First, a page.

Machine-check exception

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A machine check exception (MCE) is a type of computer error that occurs when a problem involving the computer's hardware is detected. With most mass-market personal computers, an MCE indicates faulty or misconfigured hardware.

The nature and causes of MCEs can vary by architecture and generation of system. In some designs, an MCE is always an unrecoverable error, that halts the machine, requiring a reboot. In other architectures, some MCEs may be non-fatal, such as for single-bit errors corrected by ECC memory. On some architectures, such as PowerPC, certain software bugs can cause MCEs, such as an invalid memory access. On other architectures, such as x86, MCEs typically originate from hardware only.


IBM mainframe operating systems[edit]

IBM System/360 Operating System (OS/360) records input/output errors in a dataset called SYS1.LOGREC. Since then IBM has coined the term error recording data set (ERDS) for successor versions that allow the installation to choose the name and for operating systems not derived from OS/360.[1]


In OS/360, the installation can choose several levels of support for handling machine checks. The most sophisticated, Machine Check Handler (MCH), records failure data on SYS1.LOGREC and attempts recovery. The installation can print those data using the Environmental Record Editing and Printing Program (EREP) service aid or the stand-alone version SEREP. The MCH can handle memory failures in refreshable nucleus control sections by reading a fresh copy from SYS1.ASRLIB and can handle memory errors in SVC transient areas by reading a fresh copy of the SVC module from SYS1.SVCLIB.


In z/OS the installation can either use an ERDS or can define a z/OS System Logger log stream[2] to hold the error data. As with OS/360, the installation uses EREP to print those data; SEREP is no longer available. The MCH is no longer optional, and handles many more failure modes than the OS/360 MCH.

Microsoft Windows[edit]

On Microsoft Windows platforms, in the event of an unrecoverable MCEs, the system generates a BugCheck — also called a STOP error, or a Blue Screen of Death.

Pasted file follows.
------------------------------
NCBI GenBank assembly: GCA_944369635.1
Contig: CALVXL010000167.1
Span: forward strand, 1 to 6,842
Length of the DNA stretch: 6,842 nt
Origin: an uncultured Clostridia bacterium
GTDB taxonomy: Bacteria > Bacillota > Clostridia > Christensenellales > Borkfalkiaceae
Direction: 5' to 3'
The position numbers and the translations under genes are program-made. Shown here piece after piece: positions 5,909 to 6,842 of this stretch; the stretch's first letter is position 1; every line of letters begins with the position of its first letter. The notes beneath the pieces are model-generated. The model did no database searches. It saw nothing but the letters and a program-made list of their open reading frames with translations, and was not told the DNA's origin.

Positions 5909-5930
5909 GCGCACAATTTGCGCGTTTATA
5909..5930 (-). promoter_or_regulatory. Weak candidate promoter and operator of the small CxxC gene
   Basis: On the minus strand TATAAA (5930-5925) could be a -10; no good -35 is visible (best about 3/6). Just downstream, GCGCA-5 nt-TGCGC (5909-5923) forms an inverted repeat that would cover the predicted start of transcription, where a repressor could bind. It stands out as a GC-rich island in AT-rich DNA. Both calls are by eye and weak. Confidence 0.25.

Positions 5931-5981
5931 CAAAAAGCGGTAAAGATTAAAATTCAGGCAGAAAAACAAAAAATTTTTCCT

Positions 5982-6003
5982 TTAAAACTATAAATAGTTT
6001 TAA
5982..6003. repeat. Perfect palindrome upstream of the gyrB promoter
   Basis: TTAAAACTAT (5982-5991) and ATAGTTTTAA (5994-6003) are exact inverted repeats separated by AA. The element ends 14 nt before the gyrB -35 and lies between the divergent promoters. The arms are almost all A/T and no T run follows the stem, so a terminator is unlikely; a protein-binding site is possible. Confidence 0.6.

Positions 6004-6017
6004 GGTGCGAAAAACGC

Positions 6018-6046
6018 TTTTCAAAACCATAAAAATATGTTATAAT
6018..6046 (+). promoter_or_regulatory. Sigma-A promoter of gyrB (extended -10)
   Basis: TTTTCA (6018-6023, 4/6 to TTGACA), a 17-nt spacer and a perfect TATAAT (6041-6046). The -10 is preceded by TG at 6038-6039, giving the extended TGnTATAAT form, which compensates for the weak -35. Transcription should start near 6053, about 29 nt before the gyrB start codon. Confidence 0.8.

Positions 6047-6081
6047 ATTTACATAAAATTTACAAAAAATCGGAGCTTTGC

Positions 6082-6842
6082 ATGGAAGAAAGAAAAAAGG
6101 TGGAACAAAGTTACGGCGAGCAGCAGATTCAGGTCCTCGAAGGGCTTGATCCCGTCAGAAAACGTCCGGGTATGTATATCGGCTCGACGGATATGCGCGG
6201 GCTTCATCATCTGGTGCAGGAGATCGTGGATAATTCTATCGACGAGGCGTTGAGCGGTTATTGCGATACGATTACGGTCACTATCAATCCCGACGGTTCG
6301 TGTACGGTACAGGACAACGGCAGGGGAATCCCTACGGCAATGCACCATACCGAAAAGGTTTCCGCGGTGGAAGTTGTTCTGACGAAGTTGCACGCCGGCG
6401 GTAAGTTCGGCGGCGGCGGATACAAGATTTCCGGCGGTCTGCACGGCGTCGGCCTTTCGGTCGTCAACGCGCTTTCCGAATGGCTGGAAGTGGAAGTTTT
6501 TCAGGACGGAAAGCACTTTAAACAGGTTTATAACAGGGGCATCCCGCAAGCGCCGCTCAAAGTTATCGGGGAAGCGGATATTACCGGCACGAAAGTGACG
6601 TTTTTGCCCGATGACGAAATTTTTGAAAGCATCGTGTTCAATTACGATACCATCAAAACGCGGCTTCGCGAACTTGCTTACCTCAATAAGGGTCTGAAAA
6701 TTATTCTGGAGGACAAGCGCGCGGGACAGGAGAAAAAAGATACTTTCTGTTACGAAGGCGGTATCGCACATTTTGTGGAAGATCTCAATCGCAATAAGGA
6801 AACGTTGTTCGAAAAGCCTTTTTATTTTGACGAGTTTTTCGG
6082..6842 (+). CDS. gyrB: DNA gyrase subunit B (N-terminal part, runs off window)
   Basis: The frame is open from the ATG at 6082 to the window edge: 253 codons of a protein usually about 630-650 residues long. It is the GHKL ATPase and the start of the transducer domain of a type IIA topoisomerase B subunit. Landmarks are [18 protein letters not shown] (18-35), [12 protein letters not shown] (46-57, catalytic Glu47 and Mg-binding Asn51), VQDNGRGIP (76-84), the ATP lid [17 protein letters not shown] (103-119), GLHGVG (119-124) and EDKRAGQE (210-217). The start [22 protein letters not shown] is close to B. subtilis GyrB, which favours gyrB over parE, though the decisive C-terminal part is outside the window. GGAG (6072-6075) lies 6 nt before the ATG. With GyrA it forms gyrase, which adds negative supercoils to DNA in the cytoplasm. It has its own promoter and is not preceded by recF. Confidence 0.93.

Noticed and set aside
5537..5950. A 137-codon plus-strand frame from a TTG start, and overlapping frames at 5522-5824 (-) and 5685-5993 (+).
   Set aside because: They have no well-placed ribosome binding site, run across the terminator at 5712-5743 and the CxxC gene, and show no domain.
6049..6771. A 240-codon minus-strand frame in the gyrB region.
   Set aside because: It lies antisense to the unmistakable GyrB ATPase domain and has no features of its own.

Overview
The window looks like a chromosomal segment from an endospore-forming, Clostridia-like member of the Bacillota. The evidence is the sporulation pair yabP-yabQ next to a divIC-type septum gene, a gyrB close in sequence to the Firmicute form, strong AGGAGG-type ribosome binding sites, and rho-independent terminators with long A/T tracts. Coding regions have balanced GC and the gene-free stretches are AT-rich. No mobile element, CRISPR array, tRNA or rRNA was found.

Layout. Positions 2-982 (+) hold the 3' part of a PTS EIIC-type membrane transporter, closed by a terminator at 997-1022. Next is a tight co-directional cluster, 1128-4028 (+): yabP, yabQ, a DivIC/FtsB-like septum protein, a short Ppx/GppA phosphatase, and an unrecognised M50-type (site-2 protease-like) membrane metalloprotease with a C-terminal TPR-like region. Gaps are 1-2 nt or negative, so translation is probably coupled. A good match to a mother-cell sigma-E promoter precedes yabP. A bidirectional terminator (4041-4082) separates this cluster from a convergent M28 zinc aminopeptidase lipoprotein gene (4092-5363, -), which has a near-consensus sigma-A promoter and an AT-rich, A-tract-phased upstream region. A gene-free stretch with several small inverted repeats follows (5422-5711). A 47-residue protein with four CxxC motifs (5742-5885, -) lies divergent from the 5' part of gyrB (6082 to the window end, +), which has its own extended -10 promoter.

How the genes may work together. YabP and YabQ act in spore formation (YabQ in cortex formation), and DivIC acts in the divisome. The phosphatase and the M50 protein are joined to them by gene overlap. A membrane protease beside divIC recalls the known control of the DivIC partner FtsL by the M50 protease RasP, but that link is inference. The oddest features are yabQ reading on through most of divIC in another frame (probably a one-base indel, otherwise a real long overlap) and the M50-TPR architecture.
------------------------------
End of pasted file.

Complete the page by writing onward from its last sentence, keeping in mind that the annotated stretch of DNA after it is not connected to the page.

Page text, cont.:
More recent versions of Windows use the Windows Hardware Error Architecture (WHEA), and generate STOP code 0x124, WHEA_UNCORRECTABLE_ERROR. The four parameters (in parentheses) will vary, but the first is always 0x0 for an MCE.[3] Example:

   STOP: 0x00000124 (0x0000000000000000, 0x0000000000000000, 0x0000000000000000, 0x0000000000000000)

Older versions of Windows use the Machine Check Architecture, with STOP code 0x9C, MACHINE_CHECK_EXCEPTION.[4] Example:

   STOP: 0x0000009C (0x00000030, 0x00000002, 0x00000001, 0x80003CBA)


On Linux, the kernel writes messages about MCEs to the kernel message log and the system console. When the MCEs are not fatal, they will also typically be copied to the system log and/or systemd journal. For some systems, ECC and other correctable errors may be reported through MCE facilities.[5]


   CPU 0: Machine Check Exception: 0000000000000004
   Bank 2: f200200000000863
   Kernel panic: CPU context corrupt

Problem types[edit]

Some of the main hardware problems that cause MCEs include:

Possible causes[edit]

Machine checks are a hardware problem, not a software problem. They are often the result of overclocking or overheating. In some cases, the CPU will shut itself off once passing a thermal limit to avoid permanent damage. But they can also be caused by bus errors introduced by other failing components, like memory or I/O devices. Possible causes include:

  • Poor CPU cooling due to a CPU heatsink and case fans (or filters) that's clogged with dust or has come loose.
  • Overclocking beyond the highest clock rate at which the CPU is still reliable.
  • Failing motherboard.
  • Failing processor.
  • Failing memory.
  • Failing I/O controllers, on either the motherboard or separate cards.